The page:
“Why am I doing this?” I asked myself some days. “Why am I remembering the past?” As I searched for answers, I recalled that even the extraordinary women I had written about had not risked remembering everything. Georgia O’Keeffe had said don’t look back. Was she right or wrong? Her few self-portraits—pinkish watercolors of female nudes with no distinguishing facial features—were evidently done because she needed a model, not because she wanted to reveal herself. Early on I had wanted to be like her, but as I got older and became more myself, I became more open. Was my urge to understand an act of recklessness or a matter of fearlessness? “Why not just try to enjoy myself like everyone else my age?” I asked myself another time. I hoped that examining my earlier years might excavate and expel something, but I wasn’t sure it would. At a panel discussion about memoir in Manhattan, none of the memoirists claimed that writing their books had given them catharsis, only a sense of creative satisfaction. At the end of captivity narratives, whether told by black slaves or white women abducted by Native Americans, there is often what is called the “telling,” a story of survival that results in recovery, so I continued, hoping for a sense of closure.
As I worked my way through fifty years of journals, trying to read a month a morning, I didn’t want the past to ruin the present. I resolved that remembering would be for weekday mornings, and afternoons and weekends would be for everything else. Remembering became less painful as I began writing and putting memories and other material into orderly sentences and paragraphs, then organized them into chapters, and the dynamism of composing took over. As this happened, it became easier to accept my mistakes, which I eventually decided were not more misguided than anyone else’s. And if I had not always acted wisely, I always had the resiliency to go on. Fortunately, there were moments of closure after all: one afternoon I removed two former wedding rings of mine from my bank safe-deposit box and took them to a jeweler, who placed them on a little gold scale and gave me a few dollars for them. While working on the memoir was depleting at moments, it was also deepening. At the fiftieth high school reunion of my day school in Providence, a childhood friend remarked on my aura of intensity; I wasn’t exactly sure what she meant, but I imagined it had something to do with writing the memoir.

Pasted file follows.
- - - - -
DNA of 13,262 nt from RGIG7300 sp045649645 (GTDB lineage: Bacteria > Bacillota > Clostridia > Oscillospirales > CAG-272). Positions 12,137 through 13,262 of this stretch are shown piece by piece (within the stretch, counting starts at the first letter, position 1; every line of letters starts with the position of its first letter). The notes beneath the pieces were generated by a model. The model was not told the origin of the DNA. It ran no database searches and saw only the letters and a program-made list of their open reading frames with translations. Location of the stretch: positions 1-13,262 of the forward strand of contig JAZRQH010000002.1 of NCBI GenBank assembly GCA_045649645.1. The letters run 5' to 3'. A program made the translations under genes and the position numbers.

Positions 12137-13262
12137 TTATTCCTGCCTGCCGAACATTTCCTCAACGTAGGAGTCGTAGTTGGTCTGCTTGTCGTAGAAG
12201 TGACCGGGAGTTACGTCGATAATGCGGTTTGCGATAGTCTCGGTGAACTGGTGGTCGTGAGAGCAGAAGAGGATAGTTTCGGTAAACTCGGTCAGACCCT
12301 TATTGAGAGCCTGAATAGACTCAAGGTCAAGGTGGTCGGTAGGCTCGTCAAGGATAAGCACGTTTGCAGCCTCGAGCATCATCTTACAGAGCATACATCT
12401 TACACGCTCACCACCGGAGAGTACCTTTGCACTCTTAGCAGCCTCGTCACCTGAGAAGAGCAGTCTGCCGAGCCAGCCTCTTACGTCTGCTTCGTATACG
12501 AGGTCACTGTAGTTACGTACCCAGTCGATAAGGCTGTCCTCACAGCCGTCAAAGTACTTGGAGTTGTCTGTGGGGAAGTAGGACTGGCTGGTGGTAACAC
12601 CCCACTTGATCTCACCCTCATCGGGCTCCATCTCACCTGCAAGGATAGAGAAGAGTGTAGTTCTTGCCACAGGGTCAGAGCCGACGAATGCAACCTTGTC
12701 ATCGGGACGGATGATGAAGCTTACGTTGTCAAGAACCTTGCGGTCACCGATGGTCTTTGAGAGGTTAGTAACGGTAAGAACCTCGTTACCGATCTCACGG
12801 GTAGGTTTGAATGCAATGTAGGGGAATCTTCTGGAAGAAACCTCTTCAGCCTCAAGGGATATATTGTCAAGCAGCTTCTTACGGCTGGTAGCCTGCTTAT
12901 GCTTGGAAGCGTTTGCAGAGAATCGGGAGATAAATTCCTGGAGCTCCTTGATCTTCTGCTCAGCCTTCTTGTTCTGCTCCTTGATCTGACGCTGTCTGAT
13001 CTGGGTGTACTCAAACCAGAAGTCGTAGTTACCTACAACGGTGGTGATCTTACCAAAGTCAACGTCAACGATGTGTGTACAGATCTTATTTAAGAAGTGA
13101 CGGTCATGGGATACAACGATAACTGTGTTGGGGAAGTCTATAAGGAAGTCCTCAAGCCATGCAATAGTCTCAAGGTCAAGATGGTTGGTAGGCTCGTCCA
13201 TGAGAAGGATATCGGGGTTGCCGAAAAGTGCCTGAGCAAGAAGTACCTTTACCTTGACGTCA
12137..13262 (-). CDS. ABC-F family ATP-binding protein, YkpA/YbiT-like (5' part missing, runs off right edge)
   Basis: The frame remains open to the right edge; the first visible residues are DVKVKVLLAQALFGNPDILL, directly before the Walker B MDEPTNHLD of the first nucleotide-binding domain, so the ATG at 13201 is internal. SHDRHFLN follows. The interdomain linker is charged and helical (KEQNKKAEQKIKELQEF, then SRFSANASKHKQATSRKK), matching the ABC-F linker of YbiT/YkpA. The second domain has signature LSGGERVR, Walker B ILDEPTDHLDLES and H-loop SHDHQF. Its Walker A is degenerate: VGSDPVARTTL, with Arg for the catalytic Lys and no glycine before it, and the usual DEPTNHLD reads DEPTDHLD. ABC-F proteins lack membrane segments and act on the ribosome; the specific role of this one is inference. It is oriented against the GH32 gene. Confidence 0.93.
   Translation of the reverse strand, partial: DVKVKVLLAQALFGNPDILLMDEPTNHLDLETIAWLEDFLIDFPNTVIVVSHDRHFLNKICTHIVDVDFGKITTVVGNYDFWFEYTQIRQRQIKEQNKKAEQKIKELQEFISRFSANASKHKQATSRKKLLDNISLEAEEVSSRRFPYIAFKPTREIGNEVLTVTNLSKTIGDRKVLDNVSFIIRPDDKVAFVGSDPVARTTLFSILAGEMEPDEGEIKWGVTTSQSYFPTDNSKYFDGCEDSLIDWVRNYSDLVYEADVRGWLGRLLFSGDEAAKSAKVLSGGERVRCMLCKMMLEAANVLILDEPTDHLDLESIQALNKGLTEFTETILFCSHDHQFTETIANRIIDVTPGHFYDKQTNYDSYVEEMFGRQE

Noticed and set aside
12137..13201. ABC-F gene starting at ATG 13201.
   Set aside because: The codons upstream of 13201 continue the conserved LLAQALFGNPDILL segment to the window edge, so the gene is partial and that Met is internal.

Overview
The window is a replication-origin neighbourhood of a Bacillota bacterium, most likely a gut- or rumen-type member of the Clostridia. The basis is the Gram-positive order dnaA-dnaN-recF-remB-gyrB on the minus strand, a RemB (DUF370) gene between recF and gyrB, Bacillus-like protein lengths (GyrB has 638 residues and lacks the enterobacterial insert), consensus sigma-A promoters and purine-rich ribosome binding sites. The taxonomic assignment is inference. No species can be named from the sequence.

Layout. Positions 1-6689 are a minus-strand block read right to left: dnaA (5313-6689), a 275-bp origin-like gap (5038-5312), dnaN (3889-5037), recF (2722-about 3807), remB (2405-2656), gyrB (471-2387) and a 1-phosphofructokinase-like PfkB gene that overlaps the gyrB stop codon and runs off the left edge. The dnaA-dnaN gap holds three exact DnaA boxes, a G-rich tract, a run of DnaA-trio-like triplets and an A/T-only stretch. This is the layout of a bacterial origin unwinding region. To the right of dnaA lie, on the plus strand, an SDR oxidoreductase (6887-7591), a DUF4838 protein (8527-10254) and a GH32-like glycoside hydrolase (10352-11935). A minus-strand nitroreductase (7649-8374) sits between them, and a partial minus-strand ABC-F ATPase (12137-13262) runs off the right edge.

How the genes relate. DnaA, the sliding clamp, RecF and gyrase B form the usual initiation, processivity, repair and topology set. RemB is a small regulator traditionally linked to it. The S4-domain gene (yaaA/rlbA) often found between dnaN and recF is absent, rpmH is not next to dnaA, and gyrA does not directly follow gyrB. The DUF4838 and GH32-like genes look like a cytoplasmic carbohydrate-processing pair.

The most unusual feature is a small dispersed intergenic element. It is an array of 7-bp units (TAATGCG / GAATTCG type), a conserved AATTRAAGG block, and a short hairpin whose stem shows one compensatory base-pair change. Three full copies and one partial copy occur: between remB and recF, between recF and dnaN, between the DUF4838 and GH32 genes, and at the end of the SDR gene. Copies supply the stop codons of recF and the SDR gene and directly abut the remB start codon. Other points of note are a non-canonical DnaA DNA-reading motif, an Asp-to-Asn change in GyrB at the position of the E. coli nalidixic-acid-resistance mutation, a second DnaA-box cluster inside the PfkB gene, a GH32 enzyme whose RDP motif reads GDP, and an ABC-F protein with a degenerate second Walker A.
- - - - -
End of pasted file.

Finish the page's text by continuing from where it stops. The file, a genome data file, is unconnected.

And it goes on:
Note from Jane: If you enjoyed this post, check out Laurie Lisle’s memoir Word for Word: A Writer’s Life.
Laurie Lisle is the author of landmark biographies of Georgia O’Keeffe and Louise Nevelson, as well as other nonfiction books about childlessness, gardening, and the small girls’ school where she decided to become a writer. Her most recent book is the memoir Word for Word: A Writer’s Life. She lives in Sharon, Connecticut with her husband.